Florida Gulf Coast has only been a Division I program for two years.
The way they played on Friday night against Georgetown in the second round of the NCAA Tournament, it felt more like it was the Hoyas' introduction to March Madness rather than the Eagles' first time in the Dance.
The Eagles pulled off the biggest upset of the tournament, knocking off the Hoyas 78-68 in front of a packed house at Wells Fargo Center.
FGCU took a two-point lead into the half, and came out of the intermission even stronger. Sherrod Brown's 3-pointer with 13:54 remaining pushed the FGCU lead to 46-33, and that advantage would grow to 19 with 12:30 remaining at the end of a 21-2 run by the Eagles.
"I just try to get my team really going whenever I play because I feel like if you can get one player to just get everyone involved and to get everyone's momentum going, then I feel like you can do anything," Brown said. "I was just trying to get my team going."
FGCU would continue to hold a double-digit advantage until an Otto Porter 3-pointer with 2:50 remaining got Georgetown within nine at 64-55.
The exclamation point came exactly one minute later, when Brett Comer found Chase Fieler on a broken play for a one-handed alley-oop slam that had everybody -- including the broadcast crew -- out of their seats. Fieler, a 6-foot-8 junior forward, had a number of impressive highlight dunks as part of his nine points and seven rebounds, but none more meaningful than that one.
"I think that might have been the highest (up) I've ever been," Fieler said, though he added he'd have to go watch the video to see. "Brett has great vision. He just threw it up and I had to go get it."
Georgetown wasn't totally finished, however. Markel Starks hit 3-pointers on back-to-back possessions to cut the deficit to 72-68 with under a minute to play. But FGCU did what it needed to, however, hitting 10 of 12 free throws in the final 76 seconds to seal the victory.
"They went on that stretch early in the second half where they made a bunch of shots, and then I think we got a little nervous and started spreading out too much," Georgetown coach John Thompson III said.
Brown finished with 24 points on 6 of 13 from the floor while Bernard Thompson added 23 and Comer 12 (and 10 assists) for the Eagles.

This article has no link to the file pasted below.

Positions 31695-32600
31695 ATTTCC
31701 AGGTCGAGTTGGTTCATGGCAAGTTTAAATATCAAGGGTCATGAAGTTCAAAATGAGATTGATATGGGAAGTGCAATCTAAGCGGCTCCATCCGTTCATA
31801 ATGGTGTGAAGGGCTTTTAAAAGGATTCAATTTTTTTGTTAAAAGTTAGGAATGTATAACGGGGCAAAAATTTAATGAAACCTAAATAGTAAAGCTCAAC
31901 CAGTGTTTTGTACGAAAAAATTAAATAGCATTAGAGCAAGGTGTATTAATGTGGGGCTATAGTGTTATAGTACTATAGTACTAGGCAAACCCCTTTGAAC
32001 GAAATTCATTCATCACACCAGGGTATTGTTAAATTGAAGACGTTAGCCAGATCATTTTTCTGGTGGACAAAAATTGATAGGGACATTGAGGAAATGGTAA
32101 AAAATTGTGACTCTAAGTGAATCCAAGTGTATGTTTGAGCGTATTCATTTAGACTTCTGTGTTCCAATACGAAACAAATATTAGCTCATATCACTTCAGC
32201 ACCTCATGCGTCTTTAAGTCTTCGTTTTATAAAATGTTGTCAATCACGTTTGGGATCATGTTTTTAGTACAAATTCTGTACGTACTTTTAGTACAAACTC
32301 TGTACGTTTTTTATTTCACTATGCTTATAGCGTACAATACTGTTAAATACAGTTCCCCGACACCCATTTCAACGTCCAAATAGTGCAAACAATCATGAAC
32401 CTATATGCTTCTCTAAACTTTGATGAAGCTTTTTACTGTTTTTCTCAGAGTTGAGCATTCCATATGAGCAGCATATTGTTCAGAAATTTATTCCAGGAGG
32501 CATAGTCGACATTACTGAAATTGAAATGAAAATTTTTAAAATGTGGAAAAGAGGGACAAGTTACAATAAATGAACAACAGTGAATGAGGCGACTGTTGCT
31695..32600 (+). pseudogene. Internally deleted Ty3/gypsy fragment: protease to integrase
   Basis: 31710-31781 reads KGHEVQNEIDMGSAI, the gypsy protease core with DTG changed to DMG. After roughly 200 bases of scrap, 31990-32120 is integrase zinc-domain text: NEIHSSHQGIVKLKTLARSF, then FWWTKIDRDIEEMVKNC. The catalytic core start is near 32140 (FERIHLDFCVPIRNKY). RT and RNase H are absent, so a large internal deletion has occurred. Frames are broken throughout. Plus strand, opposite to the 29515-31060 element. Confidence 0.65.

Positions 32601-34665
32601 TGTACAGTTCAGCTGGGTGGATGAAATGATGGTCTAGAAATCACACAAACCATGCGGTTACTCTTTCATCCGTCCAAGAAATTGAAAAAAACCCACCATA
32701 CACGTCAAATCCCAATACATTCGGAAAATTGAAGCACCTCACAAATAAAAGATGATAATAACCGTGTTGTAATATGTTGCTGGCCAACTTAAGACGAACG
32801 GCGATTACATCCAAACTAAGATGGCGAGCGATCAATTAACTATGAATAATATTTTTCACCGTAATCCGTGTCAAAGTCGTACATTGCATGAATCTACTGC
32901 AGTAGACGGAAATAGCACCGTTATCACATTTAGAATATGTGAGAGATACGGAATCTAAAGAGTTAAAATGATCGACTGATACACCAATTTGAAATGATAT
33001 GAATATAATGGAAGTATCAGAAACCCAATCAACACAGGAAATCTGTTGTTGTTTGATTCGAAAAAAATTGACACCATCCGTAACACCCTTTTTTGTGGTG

FGCU benefited from 33 team fouls against Georgetown that allowed the Eagles to get to the free-throw line 44 times, making 30. Conversely, FGCU committed just 18 fouls as the Hoyas went 13 of 20 from the free-throw line.
The Eagles became just the seventh 15-seed in NCAA history -- but the third in the past two years -- to pull off a first-round upset. Last year, Norfolk State beat Missouri and Lehigh sent Duke home early.
Florida Gulf Coast certainly played confident and poised from the outset, hanging with Georgetown the entire opening 20 minutes to take a 24-22 lead into the break.
Georgetown led by as many as seven midway through the period, but that advantage was short-lived, as FGCU closed out the half on a 13-4 run to take that two-point advantage into the break.
That FGCU even made the NCAA Tournament was somewhat surprising considering it was just the school's second full year as a Division I postseason-eligible member after joining the Atlantic Sun Conference in 2007.
They've made the Atlantic Sun title game in each of those two seasons, losing to Belmont last season before downing Mercer this season to lock up their first March Madness berth.
The Eagles already had one marquee win on the resume, a 63-51 decision over Miami (Fla.) back on Nov. 13. They played one of the tougher nonconference slates in the country, with losses to Virginia Commonwealth, St. John's, Iowa State and Duke helping to prepare them for the likes of 2nd-seeded Georgetown.
"At the beginning of the season, I asked our players what kind of schedule they wanted to play. ... One exempt tournament we played in had Duke and VCU in it and they wanted to play in that one," FGCU coach Andy Enfield said. "We thought we had the talent to do that.